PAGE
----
Sunday, January 8, 2012
“God takes care of fools and babies.”
That’s what my father says when he wants to own up to saying something silly. Dad believes that God has a special place in his heart for, and spreads out his mantle of protection over, those unable to fend for themselves. I believe it too, because the classifications Fool and Baby pretty much cover everybody.
I see it all the time. We all get silly notions into our head that are just really bad ideas. We see something. We get a hankering for it. We devise and plot toward it. And all the while a little voice – a smart little voice inside our head – whispers: “Bad idea. Bad idea. Bad, bad idea.”
I want a convertible.
You have three toddlers. Bad idea.
I want to move to Alaska to be with that girl.
Cold weather makes you sulk. Bad idea.
Sure, I can have a shot. It’s after 5.
You work until 7. Bad idea.
I’ve been chasing that guy for months. What do you mean something happened to his last girlfriend?
Bad, bad, bad idea.
And we whine when we don’t get everything we want. And we shake our fists when God doesn’t answer every prayer. And then, if we are honest, and examine our desires with a ruthless lens, it becomes painfully clear that a great deal of what we want is just plain wrong for us. Not to mention those around us
But we want extensively and with abandon. Our wants reach into every corner of our being. They fill us up to the point where we are unable to see the pitfalls, the path veering into the briar, the rocky chasm yawning before us. We are fools, so blinded by an Aurora Borealis of desire that we trip down the road, blissfully unaware of all the dark shadows looming on the way to our own personal Shangri-la.
But God – or an undefined higher power, or our higher selves, or whatever you believe has a better vantage point from which to view our fumblings – takes care of fools and babies. We don’t get what we want. We get what we need.
Thursday, January 5, 2012
We humans are social creatures. But you would never know it from the all the ways we distance ourselves from each other. We keep each other at arms’ length. We divide ourselves into factions to ensure that we (OK, we really are just talking about our own individual selves, but ‘we’ sounds better) are taken care of. Us and them. You and me. Me and that other girl over there.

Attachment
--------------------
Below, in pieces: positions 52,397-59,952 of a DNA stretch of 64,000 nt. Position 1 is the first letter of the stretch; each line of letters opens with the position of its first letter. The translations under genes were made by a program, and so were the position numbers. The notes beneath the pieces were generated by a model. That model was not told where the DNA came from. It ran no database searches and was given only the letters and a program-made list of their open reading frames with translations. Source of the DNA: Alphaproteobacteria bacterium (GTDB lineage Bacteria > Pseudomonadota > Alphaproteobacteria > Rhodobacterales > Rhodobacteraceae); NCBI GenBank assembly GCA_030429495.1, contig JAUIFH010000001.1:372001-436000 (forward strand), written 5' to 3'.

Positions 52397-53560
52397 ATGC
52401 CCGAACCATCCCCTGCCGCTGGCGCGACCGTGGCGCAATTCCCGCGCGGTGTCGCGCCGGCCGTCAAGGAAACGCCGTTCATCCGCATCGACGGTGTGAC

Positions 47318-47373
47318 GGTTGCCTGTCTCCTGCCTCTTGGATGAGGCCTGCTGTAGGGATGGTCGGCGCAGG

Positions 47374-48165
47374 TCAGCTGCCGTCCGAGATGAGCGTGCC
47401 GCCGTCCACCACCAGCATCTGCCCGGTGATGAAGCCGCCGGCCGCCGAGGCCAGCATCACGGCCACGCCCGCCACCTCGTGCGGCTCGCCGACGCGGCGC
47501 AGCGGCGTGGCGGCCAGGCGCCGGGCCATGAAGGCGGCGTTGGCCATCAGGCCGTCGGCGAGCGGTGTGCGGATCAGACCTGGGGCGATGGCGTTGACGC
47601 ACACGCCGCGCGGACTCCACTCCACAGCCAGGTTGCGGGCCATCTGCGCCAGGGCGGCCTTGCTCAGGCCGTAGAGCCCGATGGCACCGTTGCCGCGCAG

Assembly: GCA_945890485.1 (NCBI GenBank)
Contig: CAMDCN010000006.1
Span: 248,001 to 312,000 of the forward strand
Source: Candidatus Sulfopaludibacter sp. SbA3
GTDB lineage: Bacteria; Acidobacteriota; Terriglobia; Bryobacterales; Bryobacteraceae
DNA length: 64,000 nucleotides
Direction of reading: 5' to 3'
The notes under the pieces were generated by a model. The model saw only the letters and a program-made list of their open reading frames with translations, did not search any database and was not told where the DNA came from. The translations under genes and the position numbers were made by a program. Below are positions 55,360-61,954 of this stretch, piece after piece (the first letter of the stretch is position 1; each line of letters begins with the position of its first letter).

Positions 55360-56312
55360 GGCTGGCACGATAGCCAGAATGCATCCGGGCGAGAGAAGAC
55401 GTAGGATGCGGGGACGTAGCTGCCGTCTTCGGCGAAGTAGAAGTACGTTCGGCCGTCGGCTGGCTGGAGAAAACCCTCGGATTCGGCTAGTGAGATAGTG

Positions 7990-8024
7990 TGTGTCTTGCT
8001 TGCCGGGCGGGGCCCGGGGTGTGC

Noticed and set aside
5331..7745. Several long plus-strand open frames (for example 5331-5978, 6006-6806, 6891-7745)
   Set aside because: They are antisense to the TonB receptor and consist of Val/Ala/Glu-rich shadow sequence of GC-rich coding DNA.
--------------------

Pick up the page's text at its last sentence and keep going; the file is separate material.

But unless you are a hermit on the mount or sociopathic lone wolf in the forest, you simply cannot get away. We build great societies. We construct vast public spaces. We encourage and celebrate our coming together in numbers large and small. Our saddest stories are of lost love and betrayed relations. We are made to be together. And I’d hazard to guess that both the hermit and the lone wolf are delighted when a seeker trudges up the mountain or into the deep forest for a bit of advice and tea.
But we want complete control over the means and participation of our relations. We want to say how much togetherness is sufficient, and where the impassable lines lie. We want to determine which parts of ourselves we share and withhold. We are, after all, unique, singular beings. We want connections, but we do not want to lose our sovereignty. We do not want to lose ourselves.
Yet while all those personal and societal rules of engagement help us to avoid offense and keep us on the right side of the line between good conduct and bad form, they also hinder our ability to understand each other. It is difficult to engage with another when you are worried about getting too close, staring too long, speaking too intimately. Better to demur when true understanding may require a depth of involvement best defined as ‘entanglement.’
Yeah. That state where our connections become hopelessly intertwined, snarled, knotted. Messy. (Gasp!) But really. How do you truly know someone unless you get close enough to smell them?
So I say: Let’s get involved! And not just on the socio-political-macro save the planet/save the world level. No – let’s get involved with each other. On a personal level. One on one. Down in the nitty-gritty where personal battlements are erected and reinforced. Down where our underbellies are vulnerable to claws. Let’s conquer our shyness and dance with the stranger. Let’s disengage our sensibilities and talk about politics and religion. Let’s belly up to the bar, invade each others’ personal space, and ask intimate questions that are none of our business. Let’s get our faces slapped. Let’s call each other out. Let’s laugh and cry, shout and sneer, glare and wink. Let’s talk long into the night. Let’s get so close that we can smell each others’ breath. Let’s get entangled like Romans at an orgy. Let’s get down on our haunches and stare into each others’ souls until we understand.